ELLSWORTH—The future of the Affordable Care Act, commonly known as Obamacare, was thrown into jeopardy Friday hours before open enrollment for 2019 coverage was set to close.
A federal district court judge in Texas ruled that the law was unconstitutional, sowing confusion among patients and advocates.
“It would be very, very unfortunate if this ruling were left to stand,” said Arthur Blank, president and CEO of Mount Desert Island Hospital.
“It would be a seismic impact that would reverberate through the system.”
After the ruling, officials sought to assure patients coverage for those enrolled in 2019 would not be affected. A banner on healthcare.gov read that the “court’s decision does not affect 2019 enrollment or coverage.”
The Texas case was brought in February by 18 Republican attorneys general and two Republican governors, including Maine’s Paul LePage.
In his Dec. 14 decision, George W. Bush-appointee Judge Reed C. O’Connor took aim at one of the key provisions of the act, the individual mandate to purchase insurance.
O’Connor ruled that the entire healthcare law is unconstitutional because Congress effectively eliminated the individual mandate last December, reducing it to zero as part of major tax legislation.
The Supreme Court had previously upheld the law, ruling that the mandate was a tax and that Congress has the power to levy taxes.
The mandate was a “keystone” of the act, wrote O’Connor in his sweeping decision. Without it, wrote the judge, the law no longer passed the constitutional test.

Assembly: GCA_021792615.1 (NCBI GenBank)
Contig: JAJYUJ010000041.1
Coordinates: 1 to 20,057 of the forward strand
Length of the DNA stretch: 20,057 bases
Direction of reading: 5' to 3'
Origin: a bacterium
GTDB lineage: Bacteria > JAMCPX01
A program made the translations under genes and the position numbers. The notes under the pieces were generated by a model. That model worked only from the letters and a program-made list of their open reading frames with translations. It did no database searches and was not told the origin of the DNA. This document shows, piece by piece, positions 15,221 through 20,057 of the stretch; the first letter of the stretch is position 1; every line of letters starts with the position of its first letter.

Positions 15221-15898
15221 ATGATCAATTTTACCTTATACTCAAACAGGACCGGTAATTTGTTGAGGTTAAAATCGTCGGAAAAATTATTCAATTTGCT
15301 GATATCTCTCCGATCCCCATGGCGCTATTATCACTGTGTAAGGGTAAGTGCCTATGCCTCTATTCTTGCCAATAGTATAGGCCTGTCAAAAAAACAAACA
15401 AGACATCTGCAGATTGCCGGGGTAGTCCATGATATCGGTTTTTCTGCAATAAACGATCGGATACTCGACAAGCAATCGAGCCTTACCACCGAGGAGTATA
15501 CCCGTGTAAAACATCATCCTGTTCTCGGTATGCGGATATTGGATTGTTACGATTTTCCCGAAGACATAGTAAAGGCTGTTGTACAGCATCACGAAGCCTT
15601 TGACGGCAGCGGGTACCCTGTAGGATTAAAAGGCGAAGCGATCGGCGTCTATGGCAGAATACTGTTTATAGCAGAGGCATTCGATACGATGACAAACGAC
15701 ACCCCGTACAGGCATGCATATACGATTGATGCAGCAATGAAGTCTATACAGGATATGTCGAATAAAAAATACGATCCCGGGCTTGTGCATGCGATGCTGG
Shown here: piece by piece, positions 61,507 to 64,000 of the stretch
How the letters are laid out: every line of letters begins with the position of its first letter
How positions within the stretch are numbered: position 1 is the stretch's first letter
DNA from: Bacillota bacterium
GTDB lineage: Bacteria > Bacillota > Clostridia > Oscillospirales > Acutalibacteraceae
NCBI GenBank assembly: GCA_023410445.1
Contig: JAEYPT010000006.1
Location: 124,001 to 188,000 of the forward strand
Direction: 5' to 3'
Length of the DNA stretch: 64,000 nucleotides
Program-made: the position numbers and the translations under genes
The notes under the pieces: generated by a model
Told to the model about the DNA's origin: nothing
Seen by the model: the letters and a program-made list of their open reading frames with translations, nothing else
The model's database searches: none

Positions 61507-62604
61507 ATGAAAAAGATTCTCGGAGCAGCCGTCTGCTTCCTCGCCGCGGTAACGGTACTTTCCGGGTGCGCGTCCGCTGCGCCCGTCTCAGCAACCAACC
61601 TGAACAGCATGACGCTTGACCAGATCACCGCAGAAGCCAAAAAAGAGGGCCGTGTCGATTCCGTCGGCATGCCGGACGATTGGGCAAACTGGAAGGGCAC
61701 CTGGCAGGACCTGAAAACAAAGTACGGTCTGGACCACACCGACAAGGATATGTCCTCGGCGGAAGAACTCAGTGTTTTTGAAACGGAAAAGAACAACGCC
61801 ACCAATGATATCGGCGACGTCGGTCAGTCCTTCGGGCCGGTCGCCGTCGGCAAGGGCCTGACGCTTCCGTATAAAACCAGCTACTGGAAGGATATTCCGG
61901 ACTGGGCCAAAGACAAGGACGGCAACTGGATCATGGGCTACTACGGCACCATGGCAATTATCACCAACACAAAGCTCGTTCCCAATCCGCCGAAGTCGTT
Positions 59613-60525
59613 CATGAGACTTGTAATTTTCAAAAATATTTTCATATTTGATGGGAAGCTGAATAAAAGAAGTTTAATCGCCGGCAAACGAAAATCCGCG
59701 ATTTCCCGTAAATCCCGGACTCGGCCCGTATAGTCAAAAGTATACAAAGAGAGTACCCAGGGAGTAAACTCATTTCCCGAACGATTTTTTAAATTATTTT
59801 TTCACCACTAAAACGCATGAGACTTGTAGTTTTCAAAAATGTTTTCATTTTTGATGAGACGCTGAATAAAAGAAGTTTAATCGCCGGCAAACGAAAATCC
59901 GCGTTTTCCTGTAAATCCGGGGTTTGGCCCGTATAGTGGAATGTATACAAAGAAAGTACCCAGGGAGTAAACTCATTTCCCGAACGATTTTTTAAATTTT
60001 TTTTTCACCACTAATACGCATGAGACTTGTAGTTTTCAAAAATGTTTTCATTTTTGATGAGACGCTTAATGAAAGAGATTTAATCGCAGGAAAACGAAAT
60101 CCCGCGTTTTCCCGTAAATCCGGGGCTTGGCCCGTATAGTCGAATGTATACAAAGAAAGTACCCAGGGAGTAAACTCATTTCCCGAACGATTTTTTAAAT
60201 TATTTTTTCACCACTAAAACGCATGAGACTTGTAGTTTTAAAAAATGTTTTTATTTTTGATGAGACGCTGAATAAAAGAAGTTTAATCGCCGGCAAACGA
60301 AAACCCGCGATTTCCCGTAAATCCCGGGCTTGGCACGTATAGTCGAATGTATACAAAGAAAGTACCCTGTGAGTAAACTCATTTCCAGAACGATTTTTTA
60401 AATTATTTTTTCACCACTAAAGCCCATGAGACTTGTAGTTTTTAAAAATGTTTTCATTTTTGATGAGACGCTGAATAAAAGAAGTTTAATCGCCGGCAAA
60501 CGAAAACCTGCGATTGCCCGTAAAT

“In some ways, the question before the Court involves the intent of both the 2010 and 2017 Congresses,” O’Connor wrote in his 55-page decision.
“The former enacted the [Affordable Care Act]. The latter sawed off the last leg it stood on.”
“We are confident it will be overturned,” said Blank, of the Dec. 14 decision. California has vowed to appeal, and the case will likely land in the Supreme Court, which has twice upheld the law.
But if the act were to suddenly disappear, said Blank, “You’d have a wide swathe of folks whose healthcare coverage would suddenly be disrupted. It also would cause great confusion in the healthcare system.”
A spokesperson from Northern Light Health, the parent organization of Maine Coast Hospital, also voiced dissatisfaction.
“Northern Light Health joins the American Hospital Association in expressing disappointment and disagreement with the Texas Court decision,” said Kelley Columber in a statement on Tuesday.
Enrollment for coverage was down significantly in 2019, according to preliminary numbers, but around 75,000 Mainers were enrolled through the exchanges in this year.
The Affordable Care Act also provides funding for Medicaid expansion, which Governor-elect Janet Mills has vowed to enact. That expansion is expected to cover an additional 70,000 residents if it goes into effect next year. The future of the expansion would likely be in jeopardy if the act were to be struck down, said Blank.
“Whenever there’s that kind of a disruption,” said Blank, “We have to commit resources to trying to work with our patients and their families to help them understand what’s going on and it really just takes away from our mission.”
On Monday, California and 15 other states asked Judge O’Connor, who did not issue an injunction as part of his ruling, to affirm that the law still stands while the court battle over its constitutionality continues.